The Creole and Cajun cuisine of New Orleans bring some amazing tasty seafood and sweet treats in Orleans, Louisiana. She is as famous (and festive) as her Mardi Gras, and there are plenty of places that serve her. After landing at the Louis Armstrong New Orleans International Airport, immerse yourself in the land of gumbo and polenta in one of the classic establishments, such as Commander’s Palace, a local favorite where the Jazz Brunch of the weekend is legendary. In this city, breakfast has the status of a work of art, a tradition that dates back to 100 years of morning menus that were more compelling and varied: you could eat breakfast jambalaya one day and a sweet donut the next day.
To experience this incredible variety, visit Elizabeth’s, where Banana’s Foster Stuffed French Toast toast is a heavenly way to start the day, although you can also order fried chicken livers and eggs. A place to explore the delicious obsession with beignets that this city has is La Petite Grocery, where you can find crab stuffed beignets. Later in the day, hunger will send you to the heart of Creole and Cajun cuisine: rich and deep flavors; roux with red beans and rice; polenta and medallions of different meats. Try the award-winning Cochon, where the Southern-Cajun style applies to almost all pork, so you get an idea of all the depth that can be given to the food here.
If it’s about oysters, the raw seafood bar at Peche Seafood Grill is an excellent place to start. To try one of the best Cajun fried chicken in the area, visit Coop’s Place. And before you leave for Gulfport, try one of the most beloved desserts in the region, the bread pudding;
Enjoy gourmet style on the Gulf Coast in Gulfport, Mississippi
It’s easy to fall in love with the classic Gulf Coast cuisine of the city of Gulfport, located just an hour away from New Orleans. The pleasant spa, with its Old Florida coastal district, beautiful houses and dozens of restaurants and independent shops, is related to its position in the Gulf. Here there is a strong southern influence in food, but it is also coastal cuisine. Try the fresh shrimp, catfish and oysters, much better if you enjoy them at the pier, at sunset. Southern favorites, such as fried dill pickles and green tomatoes, often appear as entrees and on small-dish menus at places like the Blow Fly Inn. If you ask the locals where to order a Gulfport-style po’boy sandwich, they’ll probably send you to Lil ‘Ray’s, where the slogan is “South in Ya Mouth” (south in your mouth). Breakfast lovers can drive 10 minutes to Long Beach to try the raspberry and white chocolate pancakes at the Harbor View Café. Enjoy them overlooking Long Beach Harbor, with a glass of mimosa. Get a coffee at Southern Grounds Coffeehouse for energy on your trip to Biloxi.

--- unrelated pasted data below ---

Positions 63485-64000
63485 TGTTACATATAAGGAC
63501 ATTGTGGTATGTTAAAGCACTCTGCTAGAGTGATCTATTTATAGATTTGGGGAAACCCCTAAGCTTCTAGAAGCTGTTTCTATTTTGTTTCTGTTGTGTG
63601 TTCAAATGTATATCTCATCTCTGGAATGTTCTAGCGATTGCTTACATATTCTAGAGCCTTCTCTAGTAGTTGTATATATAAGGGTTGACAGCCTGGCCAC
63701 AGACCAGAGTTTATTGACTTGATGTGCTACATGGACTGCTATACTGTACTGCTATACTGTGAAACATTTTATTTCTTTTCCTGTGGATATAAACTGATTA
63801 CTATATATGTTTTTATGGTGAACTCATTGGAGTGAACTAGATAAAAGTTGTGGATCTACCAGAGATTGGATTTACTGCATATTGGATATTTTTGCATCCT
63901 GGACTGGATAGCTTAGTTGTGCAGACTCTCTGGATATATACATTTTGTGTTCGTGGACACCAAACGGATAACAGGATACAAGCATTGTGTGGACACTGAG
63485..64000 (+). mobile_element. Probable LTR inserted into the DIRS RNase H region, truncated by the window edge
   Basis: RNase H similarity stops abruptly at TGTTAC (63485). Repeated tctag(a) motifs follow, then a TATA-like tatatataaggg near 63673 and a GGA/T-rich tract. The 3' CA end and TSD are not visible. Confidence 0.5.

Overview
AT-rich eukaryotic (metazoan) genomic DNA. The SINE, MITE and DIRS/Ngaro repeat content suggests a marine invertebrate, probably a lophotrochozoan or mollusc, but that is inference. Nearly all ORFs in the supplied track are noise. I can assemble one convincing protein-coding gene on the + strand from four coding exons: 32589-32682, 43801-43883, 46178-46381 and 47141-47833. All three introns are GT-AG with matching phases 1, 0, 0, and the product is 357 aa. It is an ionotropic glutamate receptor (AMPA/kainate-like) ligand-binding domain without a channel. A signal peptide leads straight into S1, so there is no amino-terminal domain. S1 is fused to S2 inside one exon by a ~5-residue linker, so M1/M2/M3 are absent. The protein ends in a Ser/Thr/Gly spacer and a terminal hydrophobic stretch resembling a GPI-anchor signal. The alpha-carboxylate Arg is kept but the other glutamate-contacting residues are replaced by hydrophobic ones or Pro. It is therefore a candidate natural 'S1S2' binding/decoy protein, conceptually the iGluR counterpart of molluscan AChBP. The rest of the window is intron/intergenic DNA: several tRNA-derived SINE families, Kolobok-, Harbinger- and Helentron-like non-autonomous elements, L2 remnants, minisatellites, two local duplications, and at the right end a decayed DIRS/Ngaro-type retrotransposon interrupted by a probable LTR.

Southern seafood mixes with Asian food in Biloxi, Mississippi
Seafood can be king in Biloxi, but its fusion with other flavors is what makes the culinary scene of the city so attractive. Here it is not only about what is caught in the day; In addition, it is prepared in the Vietnamese style, with a bit of southern technique. The international flavors accompany homemade dishes, barbecue and crabs. Le Bakery & Café is the best example of a menu that combines local and Asian flavors in dishes such as Vietnamese po’boy or coconut chicken curry. But you can also get a good old-fashioned barbecue in restaurants like Slap Ya Momma’s BBQ Smokehouse (BBQ Smokehouse slap your mom) -don’t let the name intimidate you- and give yourself a real feast with ribs or frayed pork. Crab connoisseurs will like the way they deliver their dish here; Restaurants like Taranto’s Crawfish make a real brew and serve lots of these crustaceans mixed with corn and potatoes. Trying all the varieties of bread pudding on your trip is a must, so get some boxes to take away from the rum-covered version they prepare at Mary Mahoney’s Old French House, and try it out when you get to Mobile.